CBD’s short-term side effects are subtle and mild

CBD’s side-effects aren’t severe, nor are they life-threatening. The World Health Organization has labeled CBD as safe, fit for human consumption, and without addictive potential or evidence of harm. In other words, you’re not suddenly going to have a heart attack, stroke, or get violently sick from consuming CBD. You also can’t overdose on it either. 

The short and long-term side-effects of cannabidiol are as follows:

Short-term side effects of CBD use:

  • Dry mouth — also affects the throat 
  • Appetite changes — can reduce appetite (whereas THC increases it)
  • Fatigue 
  • Drowsiness
  • Diarrhea 
  • Nausea (extreme cases)

Long-term side effects of CBD use:

Long-term side-effects of CBD use is still somewhat unknown. Researchers and cannabis experts believe more needs to be done in order to understand how CBD will affect you over a long period of time. 

THC’s side effects are more pronounced 

Short-term side effects of THC use:

  • Red, puffy, bloodshot eyes (usually one of the first signs of a THC high)
  • Impaired short-term memory — conversations can be tricky here; you often forget what you want to say or what the other person has said
  • Impaired motor function — be careful of your balance and hand-eye coordination
  • Impaired thinking and reasoning — anxiousness, nervousness, and paranoia can rear its ugly head, especially when the high really kicks in and you don’t know how to handle it
  • Impaired mood — lethargy is the main problem for most but, again, anxiousness can make you upset, scared, or defensive
  • In high doses, paranoia and psychosis — this is rare but can happen

Long-term side effects of THC use:

  • Marijuana addiction isn’t a myth. It’s a fairly common side-effect of long-term consumption. An overall 9% of marijuana users become addicted — 17% begin in adolescence and 20-25% are daily users. 
  • Long-term marijuana use can cause chronic bronchitis — symptoms include frequent coughing, wheezing, chest tightness, and shortness of breath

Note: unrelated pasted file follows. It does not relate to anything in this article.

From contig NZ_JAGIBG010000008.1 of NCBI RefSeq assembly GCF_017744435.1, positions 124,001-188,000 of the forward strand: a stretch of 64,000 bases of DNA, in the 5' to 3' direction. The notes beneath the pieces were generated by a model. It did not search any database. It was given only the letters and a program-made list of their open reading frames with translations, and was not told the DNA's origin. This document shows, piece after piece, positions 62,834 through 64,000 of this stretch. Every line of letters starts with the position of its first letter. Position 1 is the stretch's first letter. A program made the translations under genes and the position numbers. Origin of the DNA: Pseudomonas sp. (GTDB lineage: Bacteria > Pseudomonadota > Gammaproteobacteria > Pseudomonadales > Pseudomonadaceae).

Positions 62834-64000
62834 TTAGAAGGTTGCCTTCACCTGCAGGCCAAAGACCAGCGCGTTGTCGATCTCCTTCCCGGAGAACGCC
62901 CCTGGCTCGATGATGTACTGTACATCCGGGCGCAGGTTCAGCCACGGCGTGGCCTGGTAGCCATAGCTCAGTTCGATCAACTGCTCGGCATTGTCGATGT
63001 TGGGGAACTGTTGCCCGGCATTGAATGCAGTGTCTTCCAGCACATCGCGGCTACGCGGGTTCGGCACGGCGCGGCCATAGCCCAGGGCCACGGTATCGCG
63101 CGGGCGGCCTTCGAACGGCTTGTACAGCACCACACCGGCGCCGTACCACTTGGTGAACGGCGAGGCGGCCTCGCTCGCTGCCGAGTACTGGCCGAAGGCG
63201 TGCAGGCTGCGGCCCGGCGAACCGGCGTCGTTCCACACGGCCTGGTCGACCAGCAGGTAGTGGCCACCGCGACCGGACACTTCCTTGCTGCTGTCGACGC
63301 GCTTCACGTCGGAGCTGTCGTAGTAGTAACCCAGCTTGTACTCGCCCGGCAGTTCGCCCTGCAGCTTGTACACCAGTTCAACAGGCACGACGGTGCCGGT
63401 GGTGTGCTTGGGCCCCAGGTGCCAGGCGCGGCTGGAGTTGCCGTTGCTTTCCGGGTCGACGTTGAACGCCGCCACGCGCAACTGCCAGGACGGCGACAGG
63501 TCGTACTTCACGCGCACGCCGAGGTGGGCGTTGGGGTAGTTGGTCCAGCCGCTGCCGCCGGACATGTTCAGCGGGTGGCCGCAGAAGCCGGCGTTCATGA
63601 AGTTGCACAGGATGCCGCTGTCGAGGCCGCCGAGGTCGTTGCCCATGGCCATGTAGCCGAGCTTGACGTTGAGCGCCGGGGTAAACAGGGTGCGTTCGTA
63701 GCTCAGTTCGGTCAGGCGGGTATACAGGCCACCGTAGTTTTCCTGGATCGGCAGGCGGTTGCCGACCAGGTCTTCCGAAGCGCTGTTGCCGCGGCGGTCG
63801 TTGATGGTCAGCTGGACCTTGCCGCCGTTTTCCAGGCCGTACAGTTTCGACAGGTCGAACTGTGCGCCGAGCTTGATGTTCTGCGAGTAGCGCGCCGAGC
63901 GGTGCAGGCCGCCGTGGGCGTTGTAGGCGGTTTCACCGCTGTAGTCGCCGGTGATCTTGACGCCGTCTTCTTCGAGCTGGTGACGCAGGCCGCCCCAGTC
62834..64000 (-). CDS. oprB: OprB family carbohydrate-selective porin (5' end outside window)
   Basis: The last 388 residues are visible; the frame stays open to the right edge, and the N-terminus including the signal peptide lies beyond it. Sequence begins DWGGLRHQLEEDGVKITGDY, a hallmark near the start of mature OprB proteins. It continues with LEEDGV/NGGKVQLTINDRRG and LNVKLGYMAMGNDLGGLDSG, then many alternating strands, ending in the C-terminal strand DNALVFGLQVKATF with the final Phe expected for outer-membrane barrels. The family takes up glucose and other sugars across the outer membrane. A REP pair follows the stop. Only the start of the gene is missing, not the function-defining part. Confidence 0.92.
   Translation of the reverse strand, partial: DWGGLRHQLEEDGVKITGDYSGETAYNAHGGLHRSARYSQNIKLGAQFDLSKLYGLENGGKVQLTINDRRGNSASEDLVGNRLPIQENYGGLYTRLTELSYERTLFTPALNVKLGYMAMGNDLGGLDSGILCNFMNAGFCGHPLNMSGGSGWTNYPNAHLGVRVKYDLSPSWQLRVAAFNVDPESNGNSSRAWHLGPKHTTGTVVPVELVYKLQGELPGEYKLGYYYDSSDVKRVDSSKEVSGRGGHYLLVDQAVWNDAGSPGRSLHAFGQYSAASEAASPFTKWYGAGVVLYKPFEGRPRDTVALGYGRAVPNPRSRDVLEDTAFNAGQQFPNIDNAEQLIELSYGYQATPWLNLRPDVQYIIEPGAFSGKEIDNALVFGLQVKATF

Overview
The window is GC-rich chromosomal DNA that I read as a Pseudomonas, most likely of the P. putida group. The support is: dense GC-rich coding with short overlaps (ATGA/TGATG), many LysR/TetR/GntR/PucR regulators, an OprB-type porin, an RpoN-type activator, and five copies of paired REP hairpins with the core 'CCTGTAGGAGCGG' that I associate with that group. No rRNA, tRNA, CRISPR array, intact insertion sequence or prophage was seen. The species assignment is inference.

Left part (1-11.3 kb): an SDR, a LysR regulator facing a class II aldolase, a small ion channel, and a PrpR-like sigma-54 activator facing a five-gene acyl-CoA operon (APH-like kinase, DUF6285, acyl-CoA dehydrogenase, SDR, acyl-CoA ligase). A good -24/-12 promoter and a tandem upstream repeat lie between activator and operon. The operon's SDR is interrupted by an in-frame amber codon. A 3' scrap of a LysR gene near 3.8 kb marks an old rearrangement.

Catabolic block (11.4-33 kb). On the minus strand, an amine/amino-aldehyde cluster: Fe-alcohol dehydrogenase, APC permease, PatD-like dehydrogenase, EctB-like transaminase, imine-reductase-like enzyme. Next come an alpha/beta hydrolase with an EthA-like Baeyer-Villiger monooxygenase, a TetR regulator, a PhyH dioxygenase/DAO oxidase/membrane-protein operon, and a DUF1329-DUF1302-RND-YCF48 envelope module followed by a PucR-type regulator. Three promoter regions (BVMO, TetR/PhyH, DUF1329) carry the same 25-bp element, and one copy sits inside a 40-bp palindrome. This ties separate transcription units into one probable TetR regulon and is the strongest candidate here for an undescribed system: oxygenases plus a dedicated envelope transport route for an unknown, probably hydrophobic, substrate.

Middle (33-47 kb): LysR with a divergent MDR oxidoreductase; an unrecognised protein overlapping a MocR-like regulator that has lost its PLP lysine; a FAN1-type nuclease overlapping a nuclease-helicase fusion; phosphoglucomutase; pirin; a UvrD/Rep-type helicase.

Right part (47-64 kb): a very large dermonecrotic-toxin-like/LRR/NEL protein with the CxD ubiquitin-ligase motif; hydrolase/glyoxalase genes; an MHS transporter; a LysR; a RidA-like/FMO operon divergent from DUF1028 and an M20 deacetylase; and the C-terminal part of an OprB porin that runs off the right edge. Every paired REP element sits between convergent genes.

• Increased risk of chronic psychosis disorders (including schizophrenia) in persons with a predisposition to such disorders
  • Some research suggests diminished IQ — a loss of 6 to 8 IQ points on average from long-term marijuana use

CBD and THC have the same chemical structures

Despite CBD and THC having completely different effects on your mind and body, they actually have the exact same chemical structure made up of 21 carbon atoms, 30 hydrogen atoms, and 2 oxygen atoms — or, put simply, C21H30O2

How is this even possible?

It’s not so much to do with the amount of atoms in their chemical structures; it’s more to do with the atoms being arranged differently. 

CBD indirectly interacts with endocannabinoid system

CBD is an interesting cannabinoid insofar as its interaction with your endocannabinoid system (ECS), specifically the cannabinoid receptors.

It’s believed CBD doesn’t actually bind that well with either cannabinoid receptor type 1 (CB1) or cannabinoid receptor type 2 (CB2). 

Instead, CBD interacts with these receptors in a different, perhaps more indirect way. You see, CBD is a cannabinoid receptor modifier. It has the ability to change the receptor’s size and shape without directly binding to it (at least that’s what current research suggests).